As a result, I exited the pool refreshed.


There were only three participants in my age group.   This meant that despite a slow run and bike, I finished with a podium place and medal.

The medal for this race was actually a laser engraved wood plague. You can see the medal, #4 in the post titled ‘5 Unique Triathlon Medals; They are No Longer Just Metal’.

After the Triathlon

It was then on to Steve and Lori’s cabin. Our home for the next four days was in the Malcolm Forbes Wagon Wheel Creek Estates, a few miles northeast of Fort Garland, Colorado. In July 2018, the area was evacuated because of the threat of wildfires.

Getting to their cabin from the main highway involved an 8 mile, 20 minute trek up a rugged and windy gravel road. On the way to 10,000 feet elevations, we passed cattle and mule deer. Cattle graze on the property as a source of income for the homeowner’s association.

Our friends’ cabin in the Sangre de Cristo Mountains near Fort Garland, Colorado, our home for four days after the New Mexico Triathlon.

After a relaxing four days, which included a trip to the Great Sand Dunes National Park and Preserve during one day, we headed toward home. On the way, we stopped for overnight visits with my parents in Parker, Colorado, and , for the second time on this trip, with our son and his family in Nebraska.

Another memorable trip with a host of new experiences.

Race Firsts

  • First race at over 7,000 feet (2,100 meters) elevation (Santa Fe is 7,250 ft elevation).
  • First reverse triathlon above 1,500 ft elevation (Mesa, Arizona, venue of the previous reverse triathlon, is 1,243 ft. elevation).
  • First triathlon with an Age Group award produced from wood.

Have You Done a Triathlon in New Mexico?

What triathlon(s) have you done in New Mexico? Is there one you recommend for other triathletes age 50 and over?

Share your comments below.


“At Age 70, I Had 19 Days To My First Triathlon” – Pat Johnson’s Story

“At Age 70, I Had 19 Days To My First Triathlon” – Pat Johnson’s Story

The Villages, Florida – Can you prepare for your first sprint triathlon in less than 30 days, even at age 70?

According to Pat Johnson, you can. She did it and is now an advocate for seniors to compete in triathlon.

Pat’s story was first published on June 24, 2018. Recently, I contacted her for an update on her triathlon journey. Now approaching age 77, Pat remains active in triathlon and is still enthusiastic about it as a way for seniors to stay fit.

This post, updated on February 8, 2021, combines the story of Pat’s first triathlon and her experiences with the sport over the past two-and-a-half years.

Pat Johnson’s First Triathlon at Age 70

Pat Johnson’s triathlon story begins with a conversation she had a few years ago with her then 35-year-old niece, Barb. Barb told her Aunt Pat about her goal to complete an Ironman triathlon before age 40. Excited by the idea of doing a triathlon, Pat committed to complete a shorter, sprint triathlon by age 70.

Fast forward a couple of years and Barb had completed the Ironman triathlon well before age 40. Meanwhile, the deadline for Pat to complete her first sprint triathlon was quickly approaching.

“19 Days To Get Ready for My First Sprint Triathlon”

Pat did not even know where she could do a triathlon.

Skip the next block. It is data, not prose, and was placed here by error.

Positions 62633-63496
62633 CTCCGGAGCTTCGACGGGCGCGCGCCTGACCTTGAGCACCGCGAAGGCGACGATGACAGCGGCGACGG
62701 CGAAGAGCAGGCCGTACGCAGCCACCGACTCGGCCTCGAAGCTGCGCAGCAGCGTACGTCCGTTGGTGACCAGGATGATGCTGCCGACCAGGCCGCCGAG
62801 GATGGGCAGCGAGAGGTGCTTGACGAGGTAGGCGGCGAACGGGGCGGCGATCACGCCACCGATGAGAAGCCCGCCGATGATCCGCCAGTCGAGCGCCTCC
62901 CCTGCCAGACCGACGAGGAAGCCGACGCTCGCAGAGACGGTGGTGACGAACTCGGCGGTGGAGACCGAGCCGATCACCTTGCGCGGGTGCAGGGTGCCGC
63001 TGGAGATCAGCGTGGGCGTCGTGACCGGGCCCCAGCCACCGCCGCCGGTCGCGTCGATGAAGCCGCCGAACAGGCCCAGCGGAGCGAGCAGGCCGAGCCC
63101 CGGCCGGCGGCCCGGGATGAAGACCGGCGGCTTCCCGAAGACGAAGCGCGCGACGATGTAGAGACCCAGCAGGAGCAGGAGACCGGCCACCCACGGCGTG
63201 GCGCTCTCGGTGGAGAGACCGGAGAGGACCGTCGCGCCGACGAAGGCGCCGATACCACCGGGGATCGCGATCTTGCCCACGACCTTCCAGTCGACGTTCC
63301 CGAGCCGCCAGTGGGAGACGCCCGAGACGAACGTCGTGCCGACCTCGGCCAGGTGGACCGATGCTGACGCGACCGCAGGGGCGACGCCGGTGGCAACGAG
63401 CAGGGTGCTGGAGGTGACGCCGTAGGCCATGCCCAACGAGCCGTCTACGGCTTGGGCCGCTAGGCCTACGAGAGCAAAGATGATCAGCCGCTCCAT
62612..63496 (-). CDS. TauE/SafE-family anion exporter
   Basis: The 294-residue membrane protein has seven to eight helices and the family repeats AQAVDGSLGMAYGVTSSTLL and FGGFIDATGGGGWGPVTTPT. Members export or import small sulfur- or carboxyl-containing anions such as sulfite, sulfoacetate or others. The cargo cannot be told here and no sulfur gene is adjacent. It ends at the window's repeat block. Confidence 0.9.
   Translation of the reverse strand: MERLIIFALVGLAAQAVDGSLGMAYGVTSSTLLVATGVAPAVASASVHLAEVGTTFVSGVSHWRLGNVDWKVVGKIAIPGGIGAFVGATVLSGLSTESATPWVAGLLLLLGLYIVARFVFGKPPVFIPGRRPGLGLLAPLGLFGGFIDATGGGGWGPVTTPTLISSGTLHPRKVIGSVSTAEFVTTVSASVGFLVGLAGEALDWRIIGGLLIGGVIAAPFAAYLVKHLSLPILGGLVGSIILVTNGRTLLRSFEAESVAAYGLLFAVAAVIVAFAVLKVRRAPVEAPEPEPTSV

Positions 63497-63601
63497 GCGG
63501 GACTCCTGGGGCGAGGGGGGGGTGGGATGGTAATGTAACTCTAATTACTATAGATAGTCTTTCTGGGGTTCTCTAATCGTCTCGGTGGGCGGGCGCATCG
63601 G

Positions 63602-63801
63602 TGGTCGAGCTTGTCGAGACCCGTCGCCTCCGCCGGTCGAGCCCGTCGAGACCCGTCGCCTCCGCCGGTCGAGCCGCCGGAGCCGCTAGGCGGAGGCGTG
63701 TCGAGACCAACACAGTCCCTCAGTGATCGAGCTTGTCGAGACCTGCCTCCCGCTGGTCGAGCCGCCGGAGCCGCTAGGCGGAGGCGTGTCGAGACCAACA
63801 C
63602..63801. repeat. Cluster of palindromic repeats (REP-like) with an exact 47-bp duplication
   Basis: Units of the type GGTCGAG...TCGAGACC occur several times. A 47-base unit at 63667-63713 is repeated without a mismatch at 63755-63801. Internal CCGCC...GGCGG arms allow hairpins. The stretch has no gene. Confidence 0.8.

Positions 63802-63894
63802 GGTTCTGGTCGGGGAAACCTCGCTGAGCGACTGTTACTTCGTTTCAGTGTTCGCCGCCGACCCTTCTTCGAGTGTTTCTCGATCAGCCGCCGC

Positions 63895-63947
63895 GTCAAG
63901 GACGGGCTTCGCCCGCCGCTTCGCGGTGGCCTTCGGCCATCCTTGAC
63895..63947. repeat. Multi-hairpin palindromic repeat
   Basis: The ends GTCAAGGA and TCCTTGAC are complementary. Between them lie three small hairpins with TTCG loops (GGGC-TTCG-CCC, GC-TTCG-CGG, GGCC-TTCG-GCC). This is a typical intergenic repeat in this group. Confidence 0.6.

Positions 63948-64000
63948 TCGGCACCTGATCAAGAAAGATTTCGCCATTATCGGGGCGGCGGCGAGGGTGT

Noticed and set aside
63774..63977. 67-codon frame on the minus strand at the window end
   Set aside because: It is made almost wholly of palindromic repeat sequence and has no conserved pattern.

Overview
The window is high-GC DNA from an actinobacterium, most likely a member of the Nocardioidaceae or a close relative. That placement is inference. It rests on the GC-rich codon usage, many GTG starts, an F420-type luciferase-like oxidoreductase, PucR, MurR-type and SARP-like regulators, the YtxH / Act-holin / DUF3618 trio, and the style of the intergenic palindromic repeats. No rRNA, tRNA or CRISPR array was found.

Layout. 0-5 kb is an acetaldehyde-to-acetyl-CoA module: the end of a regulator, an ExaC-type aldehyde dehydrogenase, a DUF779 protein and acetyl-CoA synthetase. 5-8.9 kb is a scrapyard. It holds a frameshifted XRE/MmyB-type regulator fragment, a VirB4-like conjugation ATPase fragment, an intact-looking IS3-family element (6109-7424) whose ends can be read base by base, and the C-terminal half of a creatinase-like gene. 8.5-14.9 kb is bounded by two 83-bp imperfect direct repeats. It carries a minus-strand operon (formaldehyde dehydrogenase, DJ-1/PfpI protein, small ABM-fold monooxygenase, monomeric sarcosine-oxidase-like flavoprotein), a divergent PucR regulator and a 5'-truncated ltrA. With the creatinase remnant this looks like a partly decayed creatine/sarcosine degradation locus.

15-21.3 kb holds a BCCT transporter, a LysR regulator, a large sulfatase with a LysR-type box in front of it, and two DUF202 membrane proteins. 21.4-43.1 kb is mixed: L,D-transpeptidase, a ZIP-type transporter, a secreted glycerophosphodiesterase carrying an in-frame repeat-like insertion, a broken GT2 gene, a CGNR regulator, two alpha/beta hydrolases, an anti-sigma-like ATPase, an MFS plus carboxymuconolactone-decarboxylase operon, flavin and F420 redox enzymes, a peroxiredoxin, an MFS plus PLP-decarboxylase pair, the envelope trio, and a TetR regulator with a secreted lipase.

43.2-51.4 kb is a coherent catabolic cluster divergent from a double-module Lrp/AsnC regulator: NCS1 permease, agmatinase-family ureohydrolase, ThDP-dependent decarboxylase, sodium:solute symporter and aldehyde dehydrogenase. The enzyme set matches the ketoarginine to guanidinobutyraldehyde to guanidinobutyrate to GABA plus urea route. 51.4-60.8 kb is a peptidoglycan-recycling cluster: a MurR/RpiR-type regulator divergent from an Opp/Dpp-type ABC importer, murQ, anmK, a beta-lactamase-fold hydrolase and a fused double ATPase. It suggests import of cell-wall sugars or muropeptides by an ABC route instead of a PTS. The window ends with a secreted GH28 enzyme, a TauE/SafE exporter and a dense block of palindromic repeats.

“I knew I was going to have to practice swimming in order to complete the triathlon. So, I contacted a guy who also lives in The Villages and was part of the masters swimming program called VAST (Villages Aquatic Swim Team).”

Her swimmer friend told her about triathlons regularly held in Clermont, Florida. She said, “I found out that the next triathlon was in 19 days.”

Undaunted by the short time until the race, Pat registered for it, her first sprint triathlon.

The next morning, while waiting between pickle ball games, Pat casually mentioned to another person that she had signed up for a triathlon in Clermont.

Much to Pat’s surprise, the lady replied “Oh, no. That’s the worst place to do a triathlon. There are hills.”   

Pat, a Wisconsin native, admitted, “Until then, I did not even realize that there were hills in Florida.”

This fellow pickle ball player took Pat under her wing and helped her prepare for her first triathlon. She even provided swim goggles and clips for her bike pedals.

Nineteen days after registering for the Central Florida Triathlon Series Race 3, Pat completed her first sprint triathlon, fulfilling the agreement she had made with her niece.

Ironically, the person who helped Pat, Donna Maguire, had been thinking of giving up triathlon. Instead, she started The Villages Triathlon Club. Since then, Donna has completed many triathlons, including at least one Ironman.

Catching the Triathlon Bug At Age 70

Pat had planned to do only one triathlon. However, like so many of us, she caught ‘the bug’. As of this update, she has completed 21 triathlons. And she’s not finished.

Pat Johnson prepared for her first sprint triathlon at age 70 in less than 30 days. Since then, she has created a collection of finisher medals.  Included is one from Pat's first sprint triathlon.
Pat Johnson has earned a fine collection of triathlon medals.

Racing with Sally Edwards

Most who have completed a few triathlons have been asked to name their favorite.

For Pat, the ‘Girlz on Fire’ triathlon in Clermont, Florida has been her most memorable. This race was particularly special in that she could not only meet, but compete alongside, Sally Edwards, a triathlon icon.